And with respect to your specific audience, it’s worth noting that the challenges are particularly pronounced in some ways for Americans who are 55 years and older. Eighteen percent of renters who recently reported that they will likely be evicted in the next two months were 55 and older. One in 3 homeowners who are behind on their mortgage payments — it’s about 2.1 million adults — were 55 and older. And 42 percent of homeowners that reported that it was likely they will leave their homes due to foreclosure in the next two months, are 55 and older.

So I think for us, you know, we are obviously carefully considering and I will say, quite concerned about the way in which the precarious situation people find themselves in might play out absent some really concerted interventions. And there’s been a number of things we’ve done at CFPB to try and safeguard against that. You know, the good news is that I think to date both the public and private sector have admirably responded to keep people in their homes during the pandemic. But, you know, as I think is worth noting, some of these legal protections are set to expire this month, whether that is the CDC’s eviction moratorium or the existing governmental, government-wide moratorium on foreclosures, and so we’re carefully monitoring that as a source of potential risk. So really, it’s a thing to be vigilant about if you’re a homeowner or a renter alike right now, but it’s also worth noting that there’s a lot of opportunities out there to safeguard your financial well-being [inaudible].

Bill Walsh: Right. Thanks for that, Dave. And we’re going to be talking about those issues later on in the program. Lee, let me shift to you. Some of the lowest wage earners have struggled in the pandemic and there’s a widening wealth gap, especially among Blacks and Latinos. For someone who’s still trying to sort it all out and stay afloat, what are their options? Are there additional programs through the American Rescue Plan Act that people can take advantage of?

Lee Baker: Yeah, so, yeah, that’s an excellent question, you know, and I had a conversation a while back online with someone, and they asked whether or not I thought that the pandemic had changed the job picture in, the working picture in the U.S. And I think more accurately, it exposed the landscape as it relates to jobs here in this country. You know, Blacks, Latinos, women were more hurt economically as a result of the pandemic. And, you know, this segues nicely from what Dave was talking about; one of the major underpinnings of wealth in America has been homeownership. And so when you have a segment of the population that is hurt more significantly then, yeah, by definition, that’s going to cause the wealth gap to widen for those members of those communities.

Now, that being said, you know, if you’re, you’re saying, Hey, listen, I’m trying to sort this all out and stay afloat. What can I do, what resources are available? You know, everybody’s heard, you know, about the belt tightening and those sorts of things, and that’s important and you’ve got to do it. But when we talk about the American Rescue Plan Act, you know, the first thing that comes to mind for everybody is again, by definition, the economic impact payments. More frequently people talk about getting their stimulus checks, and that’s the big thing that most people are interested in, but that act also had large chunks of money available to state and local entities to help with things along the lines of, you know, homeowner assistance fund, rental funds.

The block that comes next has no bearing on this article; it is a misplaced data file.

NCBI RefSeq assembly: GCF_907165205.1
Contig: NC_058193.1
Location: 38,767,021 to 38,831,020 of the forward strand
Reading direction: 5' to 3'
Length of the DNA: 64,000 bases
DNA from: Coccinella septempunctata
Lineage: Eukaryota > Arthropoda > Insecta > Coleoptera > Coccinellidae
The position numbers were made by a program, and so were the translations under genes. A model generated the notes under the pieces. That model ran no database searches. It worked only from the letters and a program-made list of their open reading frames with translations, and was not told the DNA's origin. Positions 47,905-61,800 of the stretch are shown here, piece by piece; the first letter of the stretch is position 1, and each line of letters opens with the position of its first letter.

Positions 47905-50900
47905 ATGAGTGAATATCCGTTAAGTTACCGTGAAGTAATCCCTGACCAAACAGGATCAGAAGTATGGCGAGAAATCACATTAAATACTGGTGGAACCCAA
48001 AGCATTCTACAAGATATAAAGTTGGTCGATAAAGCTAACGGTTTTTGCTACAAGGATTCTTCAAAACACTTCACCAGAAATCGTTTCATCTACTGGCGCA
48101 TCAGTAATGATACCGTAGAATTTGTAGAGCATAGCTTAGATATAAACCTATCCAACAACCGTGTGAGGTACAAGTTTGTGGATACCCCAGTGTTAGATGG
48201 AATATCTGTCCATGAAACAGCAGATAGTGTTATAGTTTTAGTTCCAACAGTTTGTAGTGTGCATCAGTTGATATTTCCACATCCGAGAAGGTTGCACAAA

And so what I would say for the people on the line with us today, one big thing that if you’ve not tried to take advantage of yet, is to look wherever you are, the county or local level, and find out, hey, listen, what entity is it that received those funds that was a part of this act that’s intended to help those people from a housing perspective. Because again, as Dave mentioned, the CDC moratorium expires at the end of this month, and people are clearly concerned about being evicted. So look into those resources again, that are a part of the American Rescue Plan, but also most importantly, just be proactive about your situation. We’ve all been in this pandemic together. Now we’ve been affected differently, but everybody gets it. There’s no shame in picking up the phone and calling your landlord, calling the mortgage company, explaining where you are candidly. You know, from what we’ve experienced and heard and in talking to people, you don’t really even need to explain. Everybody knows what’s going on. And so, you just have to pick up the phone and call to get that assistance.

Bill Walsh: Yeah. Great advice: Be your own advocate. Let me, let me follow up on that, Lee. You mentioned the stimulus payments. What do people need to know about the most recent round of stimulus, and where are we in issuing the payments for this third round?

Lee Baker: Yeah. So for most people, as it relates to the stimulus payments, you really don’t have to do anything, right? So, the government is using, you know, the tax records. So if you filed your tax return of late, you really don’t need to do anything. If you have typically gotten a refund, a lot of those people, those disbursements have hit their accounts already. And so that money has already started going out.